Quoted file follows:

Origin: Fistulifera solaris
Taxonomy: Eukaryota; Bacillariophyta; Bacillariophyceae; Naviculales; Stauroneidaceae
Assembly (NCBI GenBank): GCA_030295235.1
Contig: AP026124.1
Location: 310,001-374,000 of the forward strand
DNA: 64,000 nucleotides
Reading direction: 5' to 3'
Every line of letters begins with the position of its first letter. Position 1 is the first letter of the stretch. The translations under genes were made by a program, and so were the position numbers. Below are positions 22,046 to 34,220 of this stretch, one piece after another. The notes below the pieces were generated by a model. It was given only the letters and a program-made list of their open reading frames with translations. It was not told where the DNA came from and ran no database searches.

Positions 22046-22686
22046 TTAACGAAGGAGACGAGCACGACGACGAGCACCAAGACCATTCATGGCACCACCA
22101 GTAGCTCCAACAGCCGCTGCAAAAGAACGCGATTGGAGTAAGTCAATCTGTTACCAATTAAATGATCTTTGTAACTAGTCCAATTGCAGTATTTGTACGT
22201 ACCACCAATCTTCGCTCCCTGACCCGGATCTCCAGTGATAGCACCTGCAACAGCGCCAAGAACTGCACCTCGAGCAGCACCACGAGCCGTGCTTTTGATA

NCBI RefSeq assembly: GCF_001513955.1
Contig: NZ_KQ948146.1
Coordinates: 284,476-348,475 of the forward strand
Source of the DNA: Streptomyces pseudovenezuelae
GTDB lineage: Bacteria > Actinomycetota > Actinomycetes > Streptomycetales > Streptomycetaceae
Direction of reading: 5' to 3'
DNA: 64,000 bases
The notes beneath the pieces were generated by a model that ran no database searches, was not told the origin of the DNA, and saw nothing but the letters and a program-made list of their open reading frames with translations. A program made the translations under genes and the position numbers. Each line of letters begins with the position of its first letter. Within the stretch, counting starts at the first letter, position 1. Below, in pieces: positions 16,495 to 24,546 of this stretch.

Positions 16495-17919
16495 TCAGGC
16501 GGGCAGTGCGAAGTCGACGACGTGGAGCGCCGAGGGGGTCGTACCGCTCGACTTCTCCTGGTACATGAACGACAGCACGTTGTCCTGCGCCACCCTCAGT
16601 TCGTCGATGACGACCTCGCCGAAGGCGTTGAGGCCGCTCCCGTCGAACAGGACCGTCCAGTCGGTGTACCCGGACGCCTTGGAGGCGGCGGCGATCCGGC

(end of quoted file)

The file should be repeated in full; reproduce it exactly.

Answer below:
Origin: Fistulifera solaris
Taxonomy: Eukaryota; Bacillariophyta; Bacillariophyceae; Naviculales; Stauroneidaceae
Assembly (NCBI GenBank): GCA_030295235.1
Contig: AP026124.1
Location: 310,001-374,000 of the forward strand
DNA: 64,000 nucleotides
Reading direction: 5' to 3'
Every line of letters begins with the position of its first letter. Position 1 is the first letter of the stretch. The translations under genes were made by a program, and so were the position numbers. Below are positions 22,046 to 34,220 of this stretch, one piece after another. The notes below the pieces were generated by a model. It was given only the letters and a program-made list of their open reading frames with translations. It was not told where the DNA came from and ran no database searches.

Positions 22046-22686
22046 TTAACGAAGGAGACGAGCACGACGACGAGCACCAAGACCATTCATGGCACCACCA
22101 GTAGCTCCAACAGCCGCTGCAAAAGAACGCGATTGGAGTAAGTCAATCTGTTACCAATTAAATGATCTTTGTAACTAGTCCAATTGCAGTATTTGTACGT
22201 ACCACCAATCTTCGCTCCCTGACCCGGATCTCCAGTGATAGCACCTGCAACAGCGCCAAGAACTGCACCTCGAGCAGCACCACGAGCCGTGCTTTTGATA

NCBI RefSeq assembly: GCF_001513955.1
Contig: NZ_KQ948146.1
Coordinates: 284,476-348,475 of the forward strand
Source of the DNA: Streptomyces pseudovenezuelae
GTDB lineage: Bacteria > Actinomycetota > Actinomycetes > Streptomycetales > Streptomycetaceae
Direction of reading: 5' to 3'
DNA: 64,000 bases
The notes beneath the pieces were generated by a model that ran no database searches, was not told the origin of the DNA, and saw nothing but the letters and a program-made list of their open reading frames with translations. A program made the translations under genes and the position numbers. Each line of letters begins with the position of its first letter. Within the stretch, counting starts at the first letter, position 1. Below, in pieces: positions 16,495 to 24,546 of this stretch.

Positions 16495-17919
16495 TCAGGC
16501 GGGCAGTGCGAAGTCGACGACGTGGAGCGCCGAGGGGGTCGTACCGCTCGACTTCTCCTGGTACATGAACGACAGCACGTTGTCCTGCGCCACCCTCAGT
16601 TCGTCGATGACGACCTCGCCGAAGGCGTTGAGGCCGCTCCCGTCGAACAGGACCGTCCAGTCGGTGTACCCGGACGCCTTGGAGGCGGCGGCGATCCGGC